A Guide to Safety in Confined Spaces
DHHS (NIOSH) Publication Number 87-113
Because air may not move in and out of confined spaces freely due to the design, the atmosphere inside a confined space can be very different from the atmosphere outside. Deadly gases may be trapped inside, particularly if the space is used to store or process chemicals or organic substances which may decompose. There may not be enough oxygen inside the confined space to support life, or the air could be so oxygen-rich that it is likely to increase the chance of fire or explosion if a source of ignition is present.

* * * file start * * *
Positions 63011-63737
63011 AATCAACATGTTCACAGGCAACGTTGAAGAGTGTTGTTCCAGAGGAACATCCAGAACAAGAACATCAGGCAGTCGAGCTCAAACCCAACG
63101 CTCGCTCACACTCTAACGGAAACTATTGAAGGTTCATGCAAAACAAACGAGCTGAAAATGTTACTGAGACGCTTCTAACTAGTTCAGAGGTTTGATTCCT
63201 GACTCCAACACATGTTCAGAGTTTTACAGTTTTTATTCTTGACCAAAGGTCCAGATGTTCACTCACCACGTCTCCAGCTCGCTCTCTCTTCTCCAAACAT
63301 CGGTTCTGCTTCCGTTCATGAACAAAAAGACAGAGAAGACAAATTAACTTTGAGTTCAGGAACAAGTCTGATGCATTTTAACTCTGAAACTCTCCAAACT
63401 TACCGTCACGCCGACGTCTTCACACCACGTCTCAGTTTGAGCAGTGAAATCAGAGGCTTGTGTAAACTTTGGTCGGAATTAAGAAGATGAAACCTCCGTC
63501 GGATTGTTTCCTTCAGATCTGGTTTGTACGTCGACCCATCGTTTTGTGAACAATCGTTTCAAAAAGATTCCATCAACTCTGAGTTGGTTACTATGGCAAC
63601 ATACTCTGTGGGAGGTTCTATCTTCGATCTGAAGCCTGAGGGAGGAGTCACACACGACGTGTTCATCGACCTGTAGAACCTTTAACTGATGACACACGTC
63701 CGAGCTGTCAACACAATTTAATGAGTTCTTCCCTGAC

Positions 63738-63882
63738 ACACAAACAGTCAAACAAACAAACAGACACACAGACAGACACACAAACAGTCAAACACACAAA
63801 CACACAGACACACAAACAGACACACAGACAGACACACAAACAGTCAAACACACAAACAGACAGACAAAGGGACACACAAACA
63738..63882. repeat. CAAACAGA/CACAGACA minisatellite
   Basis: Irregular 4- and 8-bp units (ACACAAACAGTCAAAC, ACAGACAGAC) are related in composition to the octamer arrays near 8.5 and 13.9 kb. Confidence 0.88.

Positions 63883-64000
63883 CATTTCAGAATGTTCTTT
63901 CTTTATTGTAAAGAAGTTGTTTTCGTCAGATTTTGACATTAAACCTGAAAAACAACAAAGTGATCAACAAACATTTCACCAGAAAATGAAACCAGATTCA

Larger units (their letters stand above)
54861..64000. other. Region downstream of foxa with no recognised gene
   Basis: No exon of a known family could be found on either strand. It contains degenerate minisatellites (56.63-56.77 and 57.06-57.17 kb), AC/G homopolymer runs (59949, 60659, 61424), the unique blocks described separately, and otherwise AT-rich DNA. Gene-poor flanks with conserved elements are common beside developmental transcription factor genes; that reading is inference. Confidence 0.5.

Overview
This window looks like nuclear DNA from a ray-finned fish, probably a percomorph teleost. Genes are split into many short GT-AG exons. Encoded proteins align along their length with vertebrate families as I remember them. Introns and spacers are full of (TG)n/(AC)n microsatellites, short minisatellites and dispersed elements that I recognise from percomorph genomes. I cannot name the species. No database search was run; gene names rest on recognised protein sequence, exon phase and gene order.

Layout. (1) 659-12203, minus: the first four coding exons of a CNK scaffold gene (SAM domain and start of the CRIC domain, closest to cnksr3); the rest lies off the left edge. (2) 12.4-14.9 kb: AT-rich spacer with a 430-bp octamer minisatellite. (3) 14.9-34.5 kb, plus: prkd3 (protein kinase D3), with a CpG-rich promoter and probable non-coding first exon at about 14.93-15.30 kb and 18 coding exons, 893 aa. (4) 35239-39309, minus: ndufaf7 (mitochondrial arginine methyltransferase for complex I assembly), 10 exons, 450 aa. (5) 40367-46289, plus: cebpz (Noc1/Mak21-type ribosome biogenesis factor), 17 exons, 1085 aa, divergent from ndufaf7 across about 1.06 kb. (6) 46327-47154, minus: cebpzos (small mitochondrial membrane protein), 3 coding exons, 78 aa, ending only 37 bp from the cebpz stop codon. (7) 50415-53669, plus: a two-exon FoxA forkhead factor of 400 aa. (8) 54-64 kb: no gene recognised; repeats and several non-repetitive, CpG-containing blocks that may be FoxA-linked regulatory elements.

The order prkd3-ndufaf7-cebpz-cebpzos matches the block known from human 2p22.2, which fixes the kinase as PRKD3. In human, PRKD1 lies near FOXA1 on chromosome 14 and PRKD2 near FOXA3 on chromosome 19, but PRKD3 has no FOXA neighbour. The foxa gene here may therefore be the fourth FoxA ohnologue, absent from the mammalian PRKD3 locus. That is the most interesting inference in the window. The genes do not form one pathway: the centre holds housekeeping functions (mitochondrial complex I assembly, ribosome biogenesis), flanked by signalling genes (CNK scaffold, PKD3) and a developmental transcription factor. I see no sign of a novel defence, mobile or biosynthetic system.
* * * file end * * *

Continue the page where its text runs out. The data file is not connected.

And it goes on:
Most confined spaces are not designed for workers to enter and work in them on a routine basis. They are designed to store a product, enclose materials and processes, or transport products or substances. Therefore, occasional worker entry for inspection, maintenance, repair, cleanup, or similar tasks is often difficult and dangerous due to chemical or physical hazards within the space.
- Page last reviewed: June 6, 2014
- Page last updated: June 6, 2014
- Content source:
- National Institute for Occupational Safety and Health Education and Information Division